He is expected to bring his usual interview tactic to tonight’s debate. In particular, Dickerson said he loves elections and debates because it’s like a circus. He explains in an interview with Parade that the candidates have to not just talk about what they want to cover and really keep the voters at home in mind.
People vote mostly based on the idea, ‘Is this person, when they’re alone in the office making decisions about the world, going to do what I want them to do?’ …’I want them on the problem. Whatever the problem is, I want them on that.’ And how you get to that place is what’s fascinating about elections.
3. His Mother Nancy Was The First Female Television News Star
Dickerson was always surrounded by the media world with his mother, Nancy Dickerson, being a major Washington news reporter in the 60s. Some of her accomplishments included being the first reporter to speak to President Kennedy after his inauguration, having dinner with LBJ the night after Kennedy was assassinated, and being President Johnson’s favorite reporter who he would address on-camera by saying, “Hello, Nancy.”
But although Dickerson had a media icon as a mother he didn’t really appreciate her work until he was older when he found her journals, letters and newspaper clippings after her death. He wrote a book, On Her Trail, to commemorate his mother. In the summary of the book it says Dickerson rarely saw his mother growing up and his parents, known as one of Washington’s golden couples, got divorced when he was fourteen and he moved in with his dad.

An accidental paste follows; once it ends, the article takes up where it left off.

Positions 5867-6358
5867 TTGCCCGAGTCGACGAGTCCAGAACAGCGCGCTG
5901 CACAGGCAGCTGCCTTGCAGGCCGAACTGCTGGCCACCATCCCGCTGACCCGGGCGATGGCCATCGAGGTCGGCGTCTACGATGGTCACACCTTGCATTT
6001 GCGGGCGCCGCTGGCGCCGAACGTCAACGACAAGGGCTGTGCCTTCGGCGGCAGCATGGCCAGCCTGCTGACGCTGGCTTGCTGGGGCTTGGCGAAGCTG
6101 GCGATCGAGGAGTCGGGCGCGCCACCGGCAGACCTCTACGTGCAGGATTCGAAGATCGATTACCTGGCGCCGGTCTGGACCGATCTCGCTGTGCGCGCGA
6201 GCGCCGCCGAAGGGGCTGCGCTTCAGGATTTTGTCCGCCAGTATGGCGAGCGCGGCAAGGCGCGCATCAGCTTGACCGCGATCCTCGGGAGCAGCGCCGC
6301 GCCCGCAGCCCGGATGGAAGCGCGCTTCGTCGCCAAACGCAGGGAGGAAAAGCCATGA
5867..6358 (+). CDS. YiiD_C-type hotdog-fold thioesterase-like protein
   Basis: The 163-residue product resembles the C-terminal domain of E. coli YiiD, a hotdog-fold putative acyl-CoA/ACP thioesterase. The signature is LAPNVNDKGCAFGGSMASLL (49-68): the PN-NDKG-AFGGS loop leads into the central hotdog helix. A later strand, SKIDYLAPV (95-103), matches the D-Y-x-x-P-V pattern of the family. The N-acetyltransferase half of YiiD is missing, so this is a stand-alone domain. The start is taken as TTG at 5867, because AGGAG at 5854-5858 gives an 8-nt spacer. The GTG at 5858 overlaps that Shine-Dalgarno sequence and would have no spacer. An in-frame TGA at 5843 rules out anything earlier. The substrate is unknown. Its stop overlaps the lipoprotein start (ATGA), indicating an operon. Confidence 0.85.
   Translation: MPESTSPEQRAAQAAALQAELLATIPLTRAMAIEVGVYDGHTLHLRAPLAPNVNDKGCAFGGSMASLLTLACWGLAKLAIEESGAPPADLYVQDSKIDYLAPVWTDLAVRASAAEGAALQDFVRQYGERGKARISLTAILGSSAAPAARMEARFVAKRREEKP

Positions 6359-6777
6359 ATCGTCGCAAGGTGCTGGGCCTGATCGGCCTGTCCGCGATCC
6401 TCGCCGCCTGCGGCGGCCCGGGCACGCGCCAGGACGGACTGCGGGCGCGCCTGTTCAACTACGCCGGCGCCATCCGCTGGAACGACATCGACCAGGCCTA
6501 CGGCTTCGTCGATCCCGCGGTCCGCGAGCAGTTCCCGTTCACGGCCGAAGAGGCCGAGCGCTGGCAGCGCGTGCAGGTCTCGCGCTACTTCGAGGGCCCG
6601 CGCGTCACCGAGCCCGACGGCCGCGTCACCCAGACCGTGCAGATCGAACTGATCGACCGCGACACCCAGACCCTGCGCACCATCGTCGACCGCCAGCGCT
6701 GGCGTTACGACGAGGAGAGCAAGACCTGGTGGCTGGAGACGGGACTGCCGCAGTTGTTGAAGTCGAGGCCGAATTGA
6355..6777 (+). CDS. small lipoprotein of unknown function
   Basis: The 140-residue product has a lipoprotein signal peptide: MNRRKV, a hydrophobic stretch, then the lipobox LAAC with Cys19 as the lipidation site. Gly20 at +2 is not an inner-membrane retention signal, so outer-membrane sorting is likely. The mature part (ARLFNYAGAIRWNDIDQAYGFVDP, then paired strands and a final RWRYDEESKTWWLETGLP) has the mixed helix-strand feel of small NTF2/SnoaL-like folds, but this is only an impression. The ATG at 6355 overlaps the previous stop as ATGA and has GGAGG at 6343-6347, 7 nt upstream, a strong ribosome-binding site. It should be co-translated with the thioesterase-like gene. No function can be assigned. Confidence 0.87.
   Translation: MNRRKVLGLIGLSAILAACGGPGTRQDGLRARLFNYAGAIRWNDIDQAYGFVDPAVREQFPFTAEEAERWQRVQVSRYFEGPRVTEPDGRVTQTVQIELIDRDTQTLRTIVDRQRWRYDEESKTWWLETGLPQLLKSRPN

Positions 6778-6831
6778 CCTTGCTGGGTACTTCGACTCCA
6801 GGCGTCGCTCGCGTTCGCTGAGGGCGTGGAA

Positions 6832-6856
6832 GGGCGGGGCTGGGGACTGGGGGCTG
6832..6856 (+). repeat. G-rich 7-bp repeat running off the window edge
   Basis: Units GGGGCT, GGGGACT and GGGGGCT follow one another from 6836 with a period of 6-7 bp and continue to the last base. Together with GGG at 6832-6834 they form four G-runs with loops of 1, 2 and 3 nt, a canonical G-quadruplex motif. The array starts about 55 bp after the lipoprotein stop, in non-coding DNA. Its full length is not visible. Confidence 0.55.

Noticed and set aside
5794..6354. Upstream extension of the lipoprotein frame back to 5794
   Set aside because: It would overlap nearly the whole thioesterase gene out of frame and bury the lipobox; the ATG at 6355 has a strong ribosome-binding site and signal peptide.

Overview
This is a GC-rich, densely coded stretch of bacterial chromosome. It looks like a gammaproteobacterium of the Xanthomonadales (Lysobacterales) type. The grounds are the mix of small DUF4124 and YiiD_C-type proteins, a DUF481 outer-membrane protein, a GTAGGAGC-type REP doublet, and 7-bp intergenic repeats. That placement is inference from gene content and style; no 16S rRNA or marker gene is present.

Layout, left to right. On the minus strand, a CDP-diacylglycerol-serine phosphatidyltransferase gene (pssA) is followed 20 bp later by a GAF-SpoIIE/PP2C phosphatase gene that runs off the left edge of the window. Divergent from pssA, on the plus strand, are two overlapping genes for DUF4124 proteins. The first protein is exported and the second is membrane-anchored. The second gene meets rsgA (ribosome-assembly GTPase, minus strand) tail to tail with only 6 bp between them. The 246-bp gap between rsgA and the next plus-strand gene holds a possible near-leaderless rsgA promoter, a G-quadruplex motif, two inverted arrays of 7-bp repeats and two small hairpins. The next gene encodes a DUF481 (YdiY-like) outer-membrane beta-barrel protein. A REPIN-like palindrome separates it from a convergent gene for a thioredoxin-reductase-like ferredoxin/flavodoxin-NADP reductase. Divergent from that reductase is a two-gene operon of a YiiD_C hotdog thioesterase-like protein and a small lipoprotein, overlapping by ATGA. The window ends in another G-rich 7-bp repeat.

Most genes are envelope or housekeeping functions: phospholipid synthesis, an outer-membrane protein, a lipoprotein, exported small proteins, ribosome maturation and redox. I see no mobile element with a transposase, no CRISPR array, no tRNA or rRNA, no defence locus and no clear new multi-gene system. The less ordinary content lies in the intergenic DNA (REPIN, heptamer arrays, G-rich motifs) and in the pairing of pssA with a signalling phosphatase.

Despite Dickerson’s upbringing he says in a New York Times article he wrote, that he reconciled with his mother a few years before her death in 1997. Some part of his mother must be inside Dickerson because he is now following in her shoes at CBS.
When asked about his mother in a Parade interview and what he learned from her, Dickerson said,
Personally—and professionally too—there were so many hurdles she had. There were hurdles she faced at her job, from men not taking her seriously and people doing things to try to undermine her. She had extraordinary perseverance and determination and grit, which I saw in real time but which you don’t appreciate until you grow up and realize both the difficulty of the job itself and the difficulty of doing that job and trying to balance children and a husband and a house.
4. He Is a Popular Podcast Personality
A true media maven, Dickerson contributes to Slate’s podcasts, “The Political Gabfest,” which covers all things currently going on in the political realm, and “The Whistestop,” which chronicles great moments in presidential campaign history.